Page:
Extract from Issue#25 of Teaching Tuesdays@CSU
All issues of Teaching Tuesdays can be accessed through the folder at this link
Do my students find me helpful and approachable?
Managing Instructor Presence in the Online Classroom
By: Dr Lawrence Ragan and Kimberley Eke
(Access the CSU free subscription to this resource)
In this 58-minute interactive webinar, Ragan and Eke explore reasons for establishing teacher presence and approachability and provide practical examples and resources that you can use.
Reasons for establishing teacher presence – why it matters to online students
- Sense of isolation in online students.
- Students’ primary link to the subject is the instructor.
- Students need to feel that someone is in control of the subject.
- Students desire to interact with an expert.
TIP 1: if using web-based apps for communication, choose those that include a small icon of you
to keep your image in front of students. Twitter is one of the examples
but the advice is to use technologies that are already familiar to you.
Ragan and Eke base their discussion on the first element of the:
Instructor Presence Framework
- PERSONA – Establishing your online “personality”. There is a clear comparison with walking into a classroom, so we need to be intentional in deciding how to do this.
- INSTRUCTIONAL – The process of “teaching” – guiding, facilitating, directing learning. Most online instructors feel comfortable with establishing this.
- SOCIAL – Student-student, student-instructor interactions outside of the content domain. These are elements of the OLM that will be explored in coming months.
TIP 2: Welcome video and weekly topical videos that include information about the lecturer (Answers the question, How do I represent myself as a human being?).
OR: Caricatures of the you that students can click on to hear your voice and energy.
Use the AVAIL mnemonic for Teacher Presence:
A – Active: Regularly participate in class activities.V – Visible: “Leave evidence” of your visibleness.
A – Accessible: Be approachable and responsive to student enquiries – provide opportunities for students to interact with you.
I – Involved: Participate as a member of the learning experience – not all the time, but on a regular basis.
L – Leadership: Conduct “class management and operation” details – manage the event from the start of the class to the end of the class.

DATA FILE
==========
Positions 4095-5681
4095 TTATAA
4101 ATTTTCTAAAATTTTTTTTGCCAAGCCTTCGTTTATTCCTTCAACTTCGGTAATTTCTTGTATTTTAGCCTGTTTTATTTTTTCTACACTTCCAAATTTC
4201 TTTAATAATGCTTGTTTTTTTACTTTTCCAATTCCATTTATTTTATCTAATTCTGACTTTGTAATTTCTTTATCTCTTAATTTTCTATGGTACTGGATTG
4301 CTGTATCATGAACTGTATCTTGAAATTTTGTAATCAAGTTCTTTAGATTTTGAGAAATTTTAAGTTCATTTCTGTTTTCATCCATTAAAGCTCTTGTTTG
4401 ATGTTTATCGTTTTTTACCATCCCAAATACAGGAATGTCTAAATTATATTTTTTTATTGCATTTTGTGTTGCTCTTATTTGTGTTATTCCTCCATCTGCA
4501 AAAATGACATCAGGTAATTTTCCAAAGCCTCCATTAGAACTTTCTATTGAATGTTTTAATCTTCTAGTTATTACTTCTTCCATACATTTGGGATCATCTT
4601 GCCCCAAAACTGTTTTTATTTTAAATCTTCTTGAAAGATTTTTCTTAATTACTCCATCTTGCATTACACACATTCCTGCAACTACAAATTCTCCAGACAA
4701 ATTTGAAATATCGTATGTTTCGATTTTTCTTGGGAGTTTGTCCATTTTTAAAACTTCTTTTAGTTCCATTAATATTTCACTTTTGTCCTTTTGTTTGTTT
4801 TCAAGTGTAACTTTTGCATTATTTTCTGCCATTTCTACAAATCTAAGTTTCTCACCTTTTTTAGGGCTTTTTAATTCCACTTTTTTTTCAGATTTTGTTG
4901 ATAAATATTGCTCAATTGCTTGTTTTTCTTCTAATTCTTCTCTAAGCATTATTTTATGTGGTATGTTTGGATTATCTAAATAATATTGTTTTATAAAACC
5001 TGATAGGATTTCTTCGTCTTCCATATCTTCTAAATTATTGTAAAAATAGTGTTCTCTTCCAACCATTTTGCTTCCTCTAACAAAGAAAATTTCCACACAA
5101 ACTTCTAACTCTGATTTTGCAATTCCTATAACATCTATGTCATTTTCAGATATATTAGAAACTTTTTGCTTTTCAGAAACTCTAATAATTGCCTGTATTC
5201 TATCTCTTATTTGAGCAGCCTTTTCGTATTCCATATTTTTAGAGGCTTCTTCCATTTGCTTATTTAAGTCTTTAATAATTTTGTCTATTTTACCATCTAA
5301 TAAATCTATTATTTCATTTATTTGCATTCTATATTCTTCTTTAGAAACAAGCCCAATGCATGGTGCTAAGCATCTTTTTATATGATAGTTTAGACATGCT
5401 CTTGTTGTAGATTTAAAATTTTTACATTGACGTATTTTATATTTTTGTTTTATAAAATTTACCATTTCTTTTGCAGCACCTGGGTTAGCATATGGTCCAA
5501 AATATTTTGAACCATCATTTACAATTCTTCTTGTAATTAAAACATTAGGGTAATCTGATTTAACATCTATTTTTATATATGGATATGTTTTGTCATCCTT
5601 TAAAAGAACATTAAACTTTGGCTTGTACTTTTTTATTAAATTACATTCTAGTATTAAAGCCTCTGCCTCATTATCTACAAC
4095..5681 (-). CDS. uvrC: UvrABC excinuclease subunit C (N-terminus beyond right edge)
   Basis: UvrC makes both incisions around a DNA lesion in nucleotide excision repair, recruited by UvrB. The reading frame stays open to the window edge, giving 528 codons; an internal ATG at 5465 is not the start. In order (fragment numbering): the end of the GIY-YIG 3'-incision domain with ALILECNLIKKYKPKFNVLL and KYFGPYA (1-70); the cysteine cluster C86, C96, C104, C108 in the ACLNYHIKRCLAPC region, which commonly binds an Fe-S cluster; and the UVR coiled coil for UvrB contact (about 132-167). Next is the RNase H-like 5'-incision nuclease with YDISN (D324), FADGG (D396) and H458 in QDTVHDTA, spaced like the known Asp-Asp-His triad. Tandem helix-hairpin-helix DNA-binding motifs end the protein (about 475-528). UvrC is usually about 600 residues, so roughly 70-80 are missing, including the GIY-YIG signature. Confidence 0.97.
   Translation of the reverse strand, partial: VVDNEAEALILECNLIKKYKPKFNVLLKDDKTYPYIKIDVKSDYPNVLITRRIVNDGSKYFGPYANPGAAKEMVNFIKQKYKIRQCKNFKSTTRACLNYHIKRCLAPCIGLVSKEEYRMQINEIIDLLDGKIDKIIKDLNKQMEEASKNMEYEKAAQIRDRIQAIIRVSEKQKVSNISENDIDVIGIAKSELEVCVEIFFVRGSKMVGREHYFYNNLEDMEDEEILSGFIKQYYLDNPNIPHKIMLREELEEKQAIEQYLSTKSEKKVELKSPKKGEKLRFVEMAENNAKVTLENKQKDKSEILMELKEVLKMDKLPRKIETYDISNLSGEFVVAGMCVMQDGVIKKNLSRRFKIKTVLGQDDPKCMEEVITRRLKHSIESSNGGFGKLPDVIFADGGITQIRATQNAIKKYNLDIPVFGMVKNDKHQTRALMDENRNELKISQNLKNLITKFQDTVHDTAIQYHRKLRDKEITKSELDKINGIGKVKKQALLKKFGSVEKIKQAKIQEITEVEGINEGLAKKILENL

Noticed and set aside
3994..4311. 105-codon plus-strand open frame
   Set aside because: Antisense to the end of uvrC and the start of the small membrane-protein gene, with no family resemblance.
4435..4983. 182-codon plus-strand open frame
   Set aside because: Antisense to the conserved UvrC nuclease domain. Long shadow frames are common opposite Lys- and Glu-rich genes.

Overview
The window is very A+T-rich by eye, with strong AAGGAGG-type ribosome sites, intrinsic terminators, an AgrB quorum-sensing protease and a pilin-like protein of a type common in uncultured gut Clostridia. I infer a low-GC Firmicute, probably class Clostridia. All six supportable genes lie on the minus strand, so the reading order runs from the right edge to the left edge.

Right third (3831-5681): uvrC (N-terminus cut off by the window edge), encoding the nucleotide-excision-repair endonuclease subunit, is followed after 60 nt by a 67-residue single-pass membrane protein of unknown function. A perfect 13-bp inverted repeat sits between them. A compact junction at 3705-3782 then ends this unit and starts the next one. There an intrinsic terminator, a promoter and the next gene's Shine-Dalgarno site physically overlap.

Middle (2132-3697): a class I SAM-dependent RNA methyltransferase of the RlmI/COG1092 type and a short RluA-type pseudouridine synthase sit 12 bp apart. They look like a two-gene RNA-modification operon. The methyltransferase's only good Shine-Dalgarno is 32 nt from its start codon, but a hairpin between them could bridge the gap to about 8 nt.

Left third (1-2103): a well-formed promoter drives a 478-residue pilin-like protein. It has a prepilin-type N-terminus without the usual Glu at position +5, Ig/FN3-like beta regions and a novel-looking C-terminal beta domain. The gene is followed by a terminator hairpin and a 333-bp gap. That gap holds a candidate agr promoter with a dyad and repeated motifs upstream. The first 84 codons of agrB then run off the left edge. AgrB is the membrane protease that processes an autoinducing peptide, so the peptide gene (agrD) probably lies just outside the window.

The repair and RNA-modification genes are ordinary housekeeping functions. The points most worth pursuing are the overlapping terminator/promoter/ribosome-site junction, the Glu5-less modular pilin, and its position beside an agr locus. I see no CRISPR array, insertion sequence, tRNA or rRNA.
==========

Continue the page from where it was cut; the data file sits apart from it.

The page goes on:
General principles for technology use:
- Keep it simple.
- Be intentional and selective.
- Let technologies wash over you like a warm breeze – don’t feel that you have to try them all, but sample them as you feel ready.
Categories of technology to use:
- Community & Collaboration.
- Communication & Feedback.
- Content & Curation.
for each of these, examples are provided of the type of app you can
use. They are idea starters for which you can insert your own favourite
apps, or seek help from your Educational Designer (SRS request) for CSU-supported software solutions.
Criteria to help you decide on which applications to use:
- What is interesting to you? (Conversely, if you don’t like a particular app, don’t use it!)
- Use something that you’re already using that is familiar to you.
- How much time will you need to invest? Your time is valuable – where will be the return on your investment?
- Talk to students about what they would like to do – e.g. they may like to interact on a social networking platform even if you don’t want to.
- Talk to your colleagues about what techniques they are using.
TIP 3: Use a concept map to help students to keep connected to the content and subject structure – so studying the subject is not an “untethered” experience.
- Basic internet safety – don’t be overly familiar with your own information and think about what you are asking students to sign up to if they need to create online accounts.
- Your online presence is your main consideration here – ultimately it’s about you and not the students, so think carefully about how you involve students.
- Accessibility – make content as available as possible for all students.
Presentation handouts, full transcripts and supplementary resources are available for download from the Magna Commons website if you don’t have time to listen to the seminar.